When Simon Evans and his wife, Jill Stoner, first came to live in the conservation town of Cromarty five years ago, they instantly knew that it was a place they would like to put down roots. The town is situated on the north-eastern tip of Scotland’s Black Isle, at the mouth of the Cromarty Firth, and is said to be the Highlands’ best-preserved historic town — retaining a great deal of character with its red sandstone buildings and quaint traditional cottages.

“We came to the area because Simon was working as a hospital doctor in Inverness, and when we first saw Cromarty one beautiful September afternoon we absolutely fell in love with the place,” says Jill, a GP. “The architecture is striking and we also liked the fact that our teenage daughter, Miranda, would be able to ride her bike without worrying about the traffic — it’s such a peaceful place to live.”

For three years the family rented a spacious property backing onto the sea and soon decided that they would like to buy somewhere of their own in the town, but finding a suitable house in such a small place proved difficult. It was only when a friend of Jill’s suggested contacting the owner of a burnt-out property that she and Simon considered taking on a substantial building project.

Barkly House is a late 18th century merchant’s house which is B-listed but had stood derelict since the interior, roof and attic dormers were destroyed by fire in the 1980s. Over the years the remaining exposed stone walls had deteriorated badly and the property was included on the Buildings at Risk register.

“As Simon works such long hours, organising the build was largely down to me,” says Jill, “so it was important that I should get on well with the architect and builder. The first contractor we’d planned to use was very patronising so we decided to go with someone else because it’s vital to be able to work well as a team on such a large project. Fortunately we then found a really fantastic local builder, who proved to be the perfect choice and worked faithfully to the plans.”

A structural engineer surveyed the ruin and recommended stonemasons to stabilise what remained of the house, which was partially rebuilt with original details such as the half crow-stepped south gable. This stage took three months to complete, and the property was then resurrected using an old photograph as a guide.

One lone window shutter remained hanging inside the ruin, and this was used as a template for reproduction shutters throughout the older part of the house. Curved dormer windows were reinstated, with glass cheeks drawing in additional light, and the stone structure has been roofed in reclaimed slate and traditionally harled and limewashed.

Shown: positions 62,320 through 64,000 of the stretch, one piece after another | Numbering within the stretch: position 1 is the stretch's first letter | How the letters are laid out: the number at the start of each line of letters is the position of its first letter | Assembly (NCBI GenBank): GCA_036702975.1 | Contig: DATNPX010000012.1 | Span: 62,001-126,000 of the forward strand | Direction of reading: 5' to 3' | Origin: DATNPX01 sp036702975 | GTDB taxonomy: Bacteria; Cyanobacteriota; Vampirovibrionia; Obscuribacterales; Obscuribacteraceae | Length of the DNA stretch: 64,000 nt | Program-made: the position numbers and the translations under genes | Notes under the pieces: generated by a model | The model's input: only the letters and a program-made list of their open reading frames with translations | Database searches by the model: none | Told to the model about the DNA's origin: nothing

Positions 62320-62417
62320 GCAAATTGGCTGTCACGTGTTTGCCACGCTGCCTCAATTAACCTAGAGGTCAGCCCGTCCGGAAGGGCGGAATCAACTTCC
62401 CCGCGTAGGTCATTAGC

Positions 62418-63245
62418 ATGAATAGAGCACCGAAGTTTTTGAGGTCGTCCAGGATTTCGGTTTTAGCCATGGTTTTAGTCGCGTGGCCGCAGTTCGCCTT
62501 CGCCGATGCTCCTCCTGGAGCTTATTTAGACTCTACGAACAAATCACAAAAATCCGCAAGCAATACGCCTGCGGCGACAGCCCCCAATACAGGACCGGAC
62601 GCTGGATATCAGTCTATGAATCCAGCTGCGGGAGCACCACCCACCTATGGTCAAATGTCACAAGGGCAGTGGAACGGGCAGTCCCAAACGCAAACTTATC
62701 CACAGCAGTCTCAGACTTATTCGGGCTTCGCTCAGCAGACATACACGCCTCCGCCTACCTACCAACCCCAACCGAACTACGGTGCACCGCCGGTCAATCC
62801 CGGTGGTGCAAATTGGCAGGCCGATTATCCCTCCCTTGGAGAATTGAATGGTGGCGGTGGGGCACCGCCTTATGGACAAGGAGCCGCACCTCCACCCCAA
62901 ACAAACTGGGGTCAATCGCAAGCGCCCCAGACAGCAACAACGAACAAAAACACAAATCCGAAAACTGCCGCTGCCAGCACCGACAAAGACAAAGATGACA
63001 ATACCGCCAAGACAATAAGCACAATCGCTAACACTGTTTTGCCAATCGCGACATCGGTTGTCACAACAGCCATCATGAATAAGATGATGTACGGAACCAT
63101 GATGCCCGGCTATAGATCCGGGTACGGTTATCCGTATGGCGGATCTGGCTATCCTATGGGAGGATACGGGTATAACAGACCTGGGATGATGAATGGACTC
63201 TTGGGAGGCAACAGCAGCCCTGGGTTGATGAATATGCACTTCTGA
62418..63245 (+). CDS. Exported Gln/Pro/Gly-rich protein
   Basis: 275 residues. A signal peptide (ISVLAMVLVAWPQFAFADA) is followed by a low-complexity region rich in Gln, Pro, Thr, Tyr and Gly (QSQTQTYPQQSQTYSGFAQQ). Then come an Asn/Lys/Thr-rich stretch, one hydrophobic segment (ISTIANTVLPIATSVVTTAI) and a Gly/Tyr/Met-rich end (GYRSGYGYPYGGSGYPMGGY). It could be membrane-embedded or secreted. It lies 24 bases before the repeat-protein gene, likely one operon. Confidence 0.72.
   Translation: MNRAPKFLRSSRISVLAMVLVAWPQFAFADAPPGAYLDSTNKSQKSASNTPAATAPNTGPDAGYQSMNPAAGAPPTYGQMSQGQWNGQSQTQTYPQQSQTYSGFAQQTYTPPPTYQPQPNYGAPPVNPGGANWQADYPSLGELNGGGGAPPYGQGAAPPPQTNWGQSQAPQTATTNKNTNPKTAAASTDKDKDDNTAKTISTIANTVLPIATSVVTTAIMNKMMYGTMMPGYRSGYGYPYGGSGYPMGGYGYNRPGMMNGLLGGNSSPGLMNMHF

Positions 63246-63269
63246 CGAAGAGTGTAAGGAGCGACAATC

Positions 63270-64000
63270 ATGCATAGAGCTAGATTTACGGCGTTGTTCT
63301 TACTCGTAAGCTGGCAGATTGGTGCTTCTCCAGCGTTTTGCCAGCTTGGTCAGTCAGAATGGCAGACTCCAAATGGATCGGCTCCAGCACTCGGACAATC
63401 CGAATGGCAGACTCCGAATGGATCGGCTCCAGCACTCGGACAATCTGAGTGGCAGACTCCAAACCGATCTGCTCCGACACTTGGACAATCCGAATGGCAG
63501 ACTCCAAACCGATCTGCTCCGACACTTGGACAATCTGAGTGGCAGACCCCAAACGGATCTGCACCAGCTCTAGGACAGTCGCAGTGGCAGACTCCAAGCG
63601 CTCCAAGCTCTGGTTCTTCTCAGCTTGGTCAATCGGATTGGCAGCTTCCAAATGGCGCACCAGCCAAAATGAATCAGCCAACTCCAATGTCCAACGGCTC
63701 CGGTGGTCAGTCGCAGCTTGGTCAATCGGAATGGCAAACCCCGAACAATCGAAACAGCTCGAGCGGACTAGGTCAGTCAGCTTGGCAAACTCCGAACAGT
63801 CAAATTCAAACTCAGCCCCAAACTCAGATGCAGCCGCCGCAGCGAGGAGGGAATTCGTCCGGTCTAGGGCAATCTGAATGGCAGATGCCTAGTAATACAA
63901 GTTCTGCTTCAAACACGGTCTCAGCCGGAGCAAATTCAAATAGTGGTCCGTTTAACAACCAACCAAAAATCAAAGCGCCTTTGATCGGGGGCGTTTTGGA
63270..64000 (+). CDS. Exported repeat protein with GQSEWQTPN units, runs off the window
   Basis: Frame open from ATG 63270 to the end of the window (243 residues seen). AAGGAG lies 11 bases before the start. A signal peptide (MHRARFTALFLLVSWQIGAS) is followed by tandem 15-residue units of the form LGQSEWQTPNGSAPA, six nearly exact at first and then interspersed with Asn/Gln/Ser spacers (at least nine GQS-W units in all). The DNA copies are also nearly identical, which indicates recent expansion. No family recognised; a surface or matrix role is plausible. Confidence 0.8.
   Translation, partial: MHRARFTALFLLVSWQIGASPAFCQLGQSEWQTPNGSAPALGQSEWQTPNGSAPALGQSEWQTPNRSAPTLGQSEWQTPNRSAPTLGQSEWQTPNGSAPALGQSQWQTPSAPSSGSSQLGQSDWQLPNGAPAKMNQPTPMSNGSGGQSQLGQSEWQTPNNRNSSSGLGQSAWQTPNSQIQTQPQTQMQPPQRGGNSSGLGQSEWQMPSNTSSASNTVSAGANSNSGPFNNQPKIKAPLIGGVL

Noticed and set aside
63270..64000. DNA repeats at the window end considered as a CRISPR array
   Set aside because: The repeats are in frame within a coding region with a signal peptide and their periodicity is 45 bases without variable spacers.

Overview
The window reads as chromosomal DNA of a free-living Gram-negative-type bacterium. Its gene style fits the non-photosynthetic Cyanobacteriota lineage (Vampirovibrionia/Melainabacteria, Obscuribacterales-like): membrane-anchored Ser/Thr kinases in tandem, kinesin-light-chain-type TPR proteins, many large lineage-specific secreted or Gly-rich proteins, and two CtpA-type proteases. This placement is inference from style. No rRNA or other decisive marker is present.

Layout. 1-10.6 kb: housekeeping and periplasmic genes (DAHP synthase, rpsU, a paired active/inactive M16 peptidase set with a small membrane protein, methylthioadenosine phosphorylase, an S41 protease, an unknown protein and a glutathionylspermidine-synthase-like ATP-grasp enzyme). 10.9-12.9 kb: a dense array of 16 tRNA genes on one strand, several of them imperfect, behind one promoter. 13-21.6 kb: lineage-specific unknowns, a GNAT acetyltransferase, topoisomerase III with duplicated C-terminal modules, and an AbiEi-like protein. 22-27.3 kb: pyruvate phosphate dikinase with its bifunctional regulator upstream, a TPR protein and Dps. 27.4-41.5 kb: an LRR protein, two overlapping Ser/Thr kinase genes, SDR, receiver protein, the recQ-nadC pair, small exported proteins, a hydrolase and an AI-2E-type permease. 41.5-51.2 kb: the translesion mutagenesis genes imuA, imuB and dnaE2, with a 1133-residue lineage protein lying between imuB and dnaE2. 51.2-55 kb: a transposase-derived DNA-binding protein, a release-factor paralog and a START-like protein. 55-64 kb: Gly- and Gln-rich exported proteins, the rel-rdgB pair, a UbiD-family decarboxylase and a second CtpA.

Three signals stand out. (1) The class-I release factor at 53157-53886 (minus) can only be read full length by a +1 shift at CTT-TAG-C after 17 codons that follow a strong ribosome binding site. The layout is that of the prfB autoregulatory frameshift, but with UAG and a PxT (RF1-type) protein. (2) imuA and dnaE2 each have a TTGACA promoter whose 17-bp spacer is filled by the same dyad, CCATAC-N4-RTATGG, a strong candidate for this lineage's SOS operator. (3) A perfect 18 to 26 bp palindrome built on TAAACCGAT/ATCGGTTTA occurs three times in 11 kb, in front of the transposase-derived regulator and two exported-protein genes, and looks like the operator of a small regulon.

“Over the years the roofless stonework had become saturated, and the whole building is still drying out,” says Jill. “At first we were horrified to see what looked like damp patches seeping through the new harling and limewash finish outside, but now we understand that the walls are simply breathing.”

The extension was built alongside the original house to almost double the living space and provide an open plan living/dining/kitchen, hallway and utility on the ground floor with a master bedroom, shower room and guest bedroom upstairs.

“The last thing we wanted was to regret not making the house large enough,” says Simon, “so we planned to build the largest possible extension for the site. Using sandstone to match the main house would have been prohibitively expensive, and the planners were also keen that the old and new parts of the property should be clearly defined, so although there are elements which link the two halves of the building, they are distinctly different.”

The timber framed extension was finished with untreated larch boarding which will mellow to a silver-grey colour. Items were sourced locally where possible, with strong emphasis placed on using natural, renewable and recycled materials, and large areas of south-east-facing glazing in the extension maximise passive solar gain from the sun.

“When we moved in we all gravitated to the new extension, because it’s light and airy,” says Jill, “but we soon realised the benefits of the cosy sitting room in the older part of the building. We never dreamed when we came to Cromarty that we would be involved in restoring one of its historic buildings, and we feel lucky to be living in an old listed property which has been redesigned for family life in the 21st century.

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